We all deal with the week of the 25th June in our own way. In the past, the sheer injustice of Michael’s death has inspired such absolute rage in me that it has helped mask my despair. This year was different. I was overcome with an all-encompassing sorrow and sat depressed in the dark for days, unable to engage with the physical world, never mind the saturated sadness of social media as our community poured out heartbreaking, bereft tributes.
A couple of days ago, the fog began to lift and I managed to distil the devastation of the previous days into a poem for Michael (see below).
Due to holing myself up, I missed out on some incredible fan output, which I’m now trying to catch up with. And The MJCast interview with Darren Hayes has proven to be the highlight (see link below).
The total professionalism with which Q and J (or ‘The MJ Cats’, as I like to call them), conduct themselves means their show is a delight to behold. A factor that indubitably enables them to achieve such coups as acquiring Thomas Mesereau and Darren Hayes as special guests. The latter of whom was involved in their 25th June podcast.
And Darren doesn’t disappoint. He answers candidly, knowledgably and with tangible sincerity in his love for Michael. His recollections of being bullied at school and abused at home, before being rescued by finding a role model and escapism through Michael are profoundly recognisable. They cut deep.
I’m glad I didn’t listen to it on the day, as I’d have missed most of it through sobbing. I’m welling up now just writing about it. I had a cathartic cry with Q as he choked back tears. Although ten-thousand miles apart, it felt as if we were consoling each other in the same room.
But I’ve started getting angry again.
This year marked the twentieth anniversary of the release of the HIStory album. The first single from which was Scream. Jimmy Jam recently reminisced on how Michael’s pedantry in achieving the perfect handclap sound for Scream was nothing less than exasperating.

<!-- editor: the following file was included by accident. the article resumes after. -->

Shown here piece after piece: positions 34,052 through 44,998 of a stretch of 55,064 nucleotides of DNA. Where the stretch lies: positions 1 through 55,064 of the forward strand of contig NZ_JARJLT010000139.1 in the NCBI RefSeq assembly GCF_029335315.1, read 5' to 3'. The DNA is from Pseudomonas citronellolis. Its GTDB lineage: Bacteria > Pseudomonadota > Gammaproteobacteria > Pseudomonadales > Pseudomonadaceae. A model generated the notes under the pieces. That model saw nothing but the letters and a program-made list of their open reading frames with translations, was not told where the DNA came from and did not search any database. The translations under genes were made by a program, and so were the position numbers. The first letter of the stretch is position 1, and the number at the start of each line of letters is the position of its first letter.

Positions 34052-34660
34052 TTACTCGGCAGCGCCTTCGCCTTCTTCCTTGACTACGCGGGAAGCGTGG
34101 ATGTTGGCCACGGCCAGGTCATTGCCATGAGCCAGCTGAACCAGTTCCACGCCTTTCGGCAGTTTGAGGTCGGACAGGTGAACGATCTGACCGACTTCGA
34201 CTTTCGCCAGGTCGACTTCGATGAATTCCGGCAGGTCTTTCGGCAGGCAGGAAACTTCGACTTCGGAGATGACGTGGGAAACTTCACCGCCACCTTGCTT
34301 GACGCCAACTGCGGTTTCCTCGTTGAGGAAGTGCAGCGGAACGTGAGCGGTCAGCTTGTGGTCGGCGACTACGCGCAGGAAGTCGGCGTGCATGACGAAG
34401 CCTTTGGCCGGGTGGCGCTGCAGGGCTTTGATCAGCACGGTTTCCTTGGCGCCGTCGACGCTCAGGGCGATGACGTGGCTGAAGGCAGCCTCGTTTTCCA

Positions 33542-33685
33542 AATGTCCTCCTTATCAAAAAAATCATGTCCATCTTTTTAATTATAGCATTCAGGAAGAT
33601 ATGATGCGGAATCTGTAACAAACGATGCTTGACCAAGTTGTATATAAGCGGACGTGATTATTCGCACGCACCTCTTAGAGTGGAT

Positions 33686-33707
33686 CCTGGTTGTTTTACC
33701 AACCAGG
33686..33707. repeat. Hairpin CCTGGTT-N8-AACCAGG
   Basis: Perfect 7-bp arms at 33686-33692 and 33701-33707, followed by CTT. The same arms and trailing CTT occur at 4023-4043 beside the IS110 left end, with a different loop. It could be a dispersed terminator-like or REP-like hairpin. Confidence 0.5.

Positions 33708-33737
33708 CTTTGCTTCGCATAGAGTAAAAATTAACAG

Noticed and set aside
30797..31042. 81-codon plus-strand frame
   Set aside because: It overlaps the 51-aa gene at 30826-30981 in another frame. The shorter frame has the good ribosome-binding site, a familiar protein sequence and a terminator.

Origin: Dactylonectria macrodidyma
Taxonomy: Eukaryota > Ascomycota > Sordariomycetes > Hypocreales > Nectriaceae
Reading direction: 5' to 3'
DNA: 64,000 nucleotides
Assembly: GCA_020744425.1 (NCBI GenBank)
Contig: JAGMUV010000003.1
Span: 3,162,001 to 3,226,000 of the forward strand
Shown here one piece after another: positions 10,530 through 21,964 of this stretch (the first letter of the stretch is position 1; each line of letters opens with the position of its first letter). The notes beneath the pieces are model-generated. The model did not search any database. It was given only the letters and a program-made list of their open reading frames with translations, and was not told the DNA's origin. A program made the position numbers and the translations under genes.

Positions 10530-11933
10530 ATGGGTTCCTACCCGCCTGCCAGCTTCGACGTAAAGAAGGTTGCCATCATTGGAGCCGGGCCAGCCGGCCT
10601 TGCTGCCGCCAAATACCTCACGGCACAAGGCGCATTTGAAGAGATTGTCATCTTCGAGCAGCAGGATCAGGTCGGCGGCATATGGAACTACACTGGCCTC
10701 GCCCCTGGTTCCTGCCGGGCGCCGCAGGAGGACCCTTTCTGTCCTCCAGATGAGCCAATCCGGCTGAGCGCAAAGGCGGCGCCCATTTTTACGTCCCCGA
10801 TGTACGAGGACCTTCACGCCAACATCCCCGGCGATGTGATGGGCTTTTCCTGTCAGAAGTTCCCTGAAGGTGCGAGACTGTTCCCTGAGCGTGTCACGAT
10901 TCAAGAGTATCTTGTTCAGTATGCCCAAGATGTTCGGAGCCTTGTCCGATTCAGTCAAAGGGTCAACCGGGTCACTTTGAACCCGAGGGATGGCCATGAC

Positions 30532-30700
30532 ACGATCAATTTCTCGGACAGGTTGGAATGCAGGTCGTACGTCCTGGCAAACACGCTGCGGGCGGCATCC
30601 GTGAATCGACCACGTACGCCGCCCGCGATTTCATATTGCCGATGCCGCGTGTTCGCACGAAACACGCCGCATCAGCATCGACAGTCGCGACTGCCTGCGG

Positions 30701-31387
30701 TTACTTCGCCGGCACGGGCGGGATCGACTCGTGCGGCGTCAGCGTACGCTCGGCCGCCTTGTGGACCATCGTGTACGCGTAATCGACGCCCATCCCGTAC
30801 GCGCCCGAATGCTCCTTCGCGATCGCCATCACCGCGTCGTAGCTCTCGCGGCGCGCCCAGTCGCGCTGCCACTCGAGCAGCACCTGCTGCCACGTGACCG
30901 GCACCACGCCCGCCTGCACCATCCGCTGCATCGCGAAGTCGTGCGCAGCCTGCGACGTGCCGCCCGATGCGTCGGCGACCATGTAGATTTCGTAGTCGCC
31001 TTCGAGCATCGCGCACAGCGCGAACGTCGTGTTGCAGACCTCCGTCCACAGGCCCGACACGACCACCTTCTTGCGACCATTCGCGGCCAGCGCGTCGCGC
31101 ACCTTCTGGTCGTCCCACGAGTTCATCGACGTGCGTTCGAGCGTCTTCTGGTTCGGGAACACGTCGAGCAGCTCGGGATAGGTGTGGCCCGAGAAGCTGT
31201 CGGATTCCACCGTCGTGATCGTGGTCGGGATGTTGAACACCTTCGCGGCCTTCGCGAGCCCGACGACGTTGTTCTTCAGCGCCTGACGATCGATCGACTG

During the podcast, Darren touches on the subject of the Estate’s decision to profit off Michael’s unreleased music – revealing how this undermining of Michael’s work moved him enough to modify his will to ensure that similar atrocities can’t be carried out on his own art after his death.
The HIStory album was a multi-pronged protest against unjust treatment. Scream was an aggressive riposte. Childhood a search for empathy. Both the peaceable Martin Luther King and the militant Malcolm X are referenced on the record.
Images of peaceful protest become totemic – pictures such as the photograph of Jan Rose Kasmir during a 1967 anti-Vietnam war rally, in which she holds a flower to a bayonet. Michael incorporated the emblem during the denouement of HIStory tour performances of Earth song.
Yet Vietnamese children continued to be napalmed for a further eight years.
Brute force is wantonly executed by those in positions of power, in the belief that most people are so disengaged from the truth they will heedlessly buy into such placatory propaganda as the Kasmir image, rather than becoming enraged enough to utilise more aggressive methods of protest.
The ignored revolt because a sense of justice is intrinsic to the notion of humanity. It is patronising to dismiss disgruntled minorities as either alarmists or zealots when they feel impelled to utilise aggressive means. The Estate are in charge after fraudulently gaining control of Michael’s will. And they are now revelling in their avarice.
Protesting passively against the ruination of Michael’s artistic legacy is impotent in its capacity to change things. Yes, rage alone can only achieve so much. But in the multi-pronged efforts to demand quality from the Estate, it is a crucial element
Aggression can be catalytic. Change requires both flowers and fire.
As part of my catching up, I inevitably encountered the flipside to the loving tributes – the annual rearing of the BeLIEver monster’s head.
Not content with illegally hijacking Harrison Funk’s photographs of those who congregated at Michael’s grave on the 25th, this insidious group of twisted degenerates then used said images to promulgate their warped ideology.
The BeLIEver monster needs decapitating.
Aggression does have its place.
Listen to The MJCast here: The MJCast